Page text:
Since I came back to Jordan IÃ¢â‚¬â„¢ve met a lot of people that read the Black Iris and most of them always have some feedback for me; the main one being that I donÃ¢â‚¬â„¢t have enough personal Ã¢â‚¬Å“lifeÃ¢â‚¬Â posts.
So here we goÃ¢â‚¬Â¦
…Coming back to Jordan after university means having to live with your parents. If youÃ¢â‚¬â„¢re not married then youÃ¢â‚¬â„¢re living with your parents. ThatÃ¢â‚¬â„¢s just the way it is. ThatÃ¢â‚¬â„¢s our environment and thatÃ¢â‚¬â„¢s our society. Of course the older you are the more embarrassing it becomes, but if youÃ¢â‚¬â„¢re still in your 20Ã¢â‚¬â„¢s and unmarried then youÃ¢â‚¬â„¢re pretty much safe.
At first itÃ¢â‚¬â„¢s weird. You come back to your old room, in your old bed, amidst the debris of posters and all the trappings of high school; of another life you once forgot. And at first itÃ¢â‚¬â„¢s weird.
But the room finds a way to become yours again.
Which leaves us with one thing: the parents.
Let me get one thing straight and out of the way from the get go: I love my parents dearly. But as all sons and daughters, loving thy parents can never take away from the fact that they have the potential to drive you crazy. And if youÃ¢â‚¬â„¢re in your 20Ã¢â‚¬â„¢s and unmarried and living with them, well, that potential becomes even greater.
My mother for instance forgets that I lived several years on my own and managed to survive. Nevertheless she will always be there to provide her superb nagging abilities. Either the room is not clean enough, or IÃ¢â‚¬â„¢ve taken too many showers, or I havenÃ¢â‚¬â„¢t showered enough, or I put the towel in the wrong place, or my shoes are all over the place, or I forgot to put gas in the car, or my snoring is too loud, or my bedroom windows are too dirty, or there are not enough satellite channels and thatÃ¢â‚¬â„¢s somehow my fault, or my breathing is too loud, or IÃ¢â‚¬â„¢m consuming too much caffeine. And those are just a myriad of the micro issues.
The macro issues are those topics that deserve the wrath of her nagging such as marriage, work, education, health, et cetera.
My father is more laid back. I usually feel like he has an understanding that IÃ¢â‚¬â„¢m no longer a 16 year-old even if IÃ¢â‚¬â„¢m living in a 16 year-oldÃ¢â‚¬â„¢s bedroom. There are times when IÃ¢â‚¬â„¢m positive that heÃ¢â‚¬â„¢s reminded my mother of that fact.
For example, during my first two months back my mother would insistently nag about me going out with friends so late at night and coming back late. Then she stopped. Not all together, but the nagging generally died down, slowly.
My mother however still has that motherly habit of having to know where IÃ¢â‚¬â„¢m going and with whom, as well as their passport numbers. When and if I tell her, sheÃ¢â‚¬â„¢ll give me a disappointed look like I could be doing so much more with this valuable gift of time IÃ¢â‚¬â„¢m about to waste.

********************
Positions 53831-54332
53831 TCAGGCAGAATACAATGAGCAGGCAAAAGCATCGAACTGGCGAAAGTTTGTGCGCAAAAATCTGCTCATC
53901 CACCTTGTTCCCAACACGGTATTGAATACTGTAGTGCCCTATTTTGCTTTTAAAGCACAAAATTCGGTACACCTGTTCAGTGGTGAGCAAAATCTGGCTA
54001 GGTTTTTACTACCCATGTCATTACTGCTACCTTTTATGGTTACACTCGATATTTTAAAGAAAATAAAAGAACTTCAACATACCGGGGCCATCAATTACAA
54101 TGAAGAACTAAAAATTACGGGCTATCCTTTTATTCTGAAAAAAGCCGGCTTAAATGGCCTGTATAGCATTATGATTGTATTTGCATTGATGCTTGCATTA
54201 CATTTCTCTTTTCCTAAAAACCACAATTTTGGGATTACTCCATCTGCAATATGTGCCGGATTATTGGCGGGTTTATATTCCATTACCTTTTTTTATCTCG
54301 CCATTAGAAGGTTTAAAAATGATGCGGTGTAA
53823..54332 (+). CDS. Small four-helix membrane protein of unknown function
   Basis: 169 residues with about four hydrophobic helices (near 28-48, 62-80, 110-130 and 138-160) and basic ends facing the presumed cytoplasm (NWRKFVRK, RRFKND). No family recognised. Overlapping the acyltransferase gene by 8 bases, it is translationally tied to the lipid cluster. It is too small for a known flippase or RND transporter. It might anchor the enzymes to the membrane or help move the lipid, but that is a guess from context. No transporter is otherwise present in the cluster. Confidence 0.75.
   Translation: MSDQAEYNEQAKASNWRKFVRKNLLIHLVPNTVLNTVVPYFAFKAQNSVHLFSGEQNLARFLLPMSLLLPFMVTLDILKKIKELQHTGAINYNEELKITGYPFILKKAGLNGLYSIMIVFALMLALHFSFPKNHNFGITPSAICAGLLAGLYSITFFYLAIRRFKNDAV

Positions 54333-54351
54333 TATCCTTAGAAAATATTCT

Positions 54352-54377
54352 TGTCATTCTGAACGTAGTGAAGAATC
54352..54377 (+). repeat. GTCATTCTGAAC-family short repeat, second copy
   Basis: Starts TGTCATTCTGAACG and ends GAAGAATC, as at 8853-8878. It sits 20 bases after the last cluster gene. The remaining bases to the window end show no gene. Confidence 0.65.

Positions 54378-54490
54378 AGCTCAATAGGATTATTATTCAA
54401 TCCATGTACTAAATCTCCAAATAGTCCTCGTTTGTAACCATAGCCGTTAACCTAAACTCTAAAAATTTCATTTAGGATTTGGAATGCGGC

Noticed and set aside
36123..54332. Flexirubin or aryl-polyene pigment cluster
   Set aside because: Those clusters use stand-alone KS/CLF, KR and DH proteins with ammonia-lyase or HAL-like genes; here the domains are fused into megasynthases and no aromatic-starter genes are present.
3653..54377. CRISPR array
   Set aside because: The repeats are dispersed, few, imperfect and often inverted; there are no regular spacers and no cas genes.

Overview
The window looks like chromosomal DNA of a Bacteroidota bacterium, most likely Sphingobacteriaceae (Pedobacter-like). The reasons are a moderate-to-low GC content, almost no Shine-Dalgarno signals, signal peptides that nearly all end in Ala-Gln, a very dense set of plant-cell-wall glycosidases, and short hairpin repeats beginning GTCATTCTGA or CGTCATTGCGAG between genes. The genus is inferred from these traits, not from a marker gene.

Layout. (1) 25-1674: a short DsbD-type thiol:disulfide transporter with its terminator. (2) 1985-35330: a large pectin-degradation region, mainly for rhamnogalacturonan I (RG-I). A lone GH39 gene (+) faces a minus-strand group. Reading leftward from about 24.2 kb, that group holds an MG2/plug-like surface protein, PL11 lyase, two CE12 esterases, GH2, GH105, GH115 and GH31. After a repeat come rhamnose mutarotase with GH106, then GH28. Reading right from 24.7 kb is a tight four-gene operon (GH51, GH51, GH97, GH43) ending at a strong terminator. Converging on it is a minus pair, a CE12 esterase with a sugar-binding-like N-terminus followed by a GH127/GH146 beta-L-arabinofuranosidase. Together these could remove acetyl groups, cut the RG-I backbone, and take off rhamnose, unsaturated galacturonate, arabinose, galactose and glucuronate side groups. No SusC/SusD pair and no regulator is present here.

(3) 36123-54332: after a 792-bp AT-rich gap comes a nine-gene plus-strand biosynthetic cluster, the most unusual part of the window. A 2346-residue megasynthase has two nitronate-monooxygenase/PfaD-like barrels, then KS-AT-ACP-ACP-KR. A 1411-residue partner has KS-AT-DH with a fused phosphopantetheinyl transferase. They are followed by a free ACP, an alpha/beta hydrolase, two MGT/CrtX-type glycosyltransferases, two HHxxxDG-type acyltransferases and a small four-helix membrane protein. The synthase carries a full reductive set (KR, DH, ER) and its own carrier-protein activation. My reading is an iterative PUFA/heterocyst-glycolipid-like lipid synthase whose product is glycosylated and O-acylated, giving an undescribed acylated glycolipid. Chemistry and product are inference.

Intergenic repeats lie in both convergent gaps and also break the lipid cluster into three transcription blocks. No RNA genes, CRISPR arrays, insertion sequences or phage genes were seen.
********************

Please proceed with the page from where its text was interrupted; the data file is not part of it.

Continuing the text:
My room is generally messy. In fact, messy is not a qualified enough adjective to accurately describe the situation. IÃ¢â‚¬â„¢m one of those people whose environment looks chaotic but manages to memorize where everything is within the mess. If someone moves something around, IÃ¢â‚¬â„¢ll know. My mother will journey into this room of mine every so often, when the build-up is bad, and sheÃ¢â‚¬â„¢ll give up. Instead sheÃ¢â‚¬â„¢ll give me a tough lecture thatÃ¢â‚¬â„¢s more of a complaint, and sheÃ¢â‚¬â„¢ll choose the absolute worst time to give it to me. Such times include the final week of the month when IÃ¢â‚¬â„¢m working an average of 12 hours a day and my hairline recedes half an inch.
What I miss about my undergraduate life is the independence.
I miss staying up late with the TV in the background while IÃ¢â‚¬â„¢m reading or writing or surfing the web.
I miss getting on my bike at any hour of the night and just going for a ride.
I miss not having to worry if coming home, unlocking and locking the front door, making my way to my bedroom, and falling asleep is a process that will wake my sensitive-sleeping parents two rooms down.
ItÃ¢â‚¬â„¢s not all bad.
There are the home cooked meals.
ThereÃ¢â‚¬â„¢s the company. Even though most of the time IÃ¢â‚¬â„¢m in my room or at work, thereÃ¢â‚¬â„¢s always that Ã¢â‚¬Å“presenceÃ¢â‚¬Â; the feeling of a Ã¢â‚¬Å“full houseÃ¢â‚¬Â so to speak.
I donÃ¢â‚¬â„¢t have to pay bills so thatÃ¢â‚¬â„¢s always a plus.
And in truth, living with oneÃ¢â‚¬â„¢s parents during his or her 20 something years, can always help in getting a leg up on future plans. You donÃ¢â‚¬â„¢t have to worry about the small things and instead focus on the bigger picture.
I havenÃ¢â‚¬â„¢t figured out which life I prefer but I know that nothingÃ¢â‚¬â„¢s perfect.
Not completely anyways.
And that’s just the way it goes.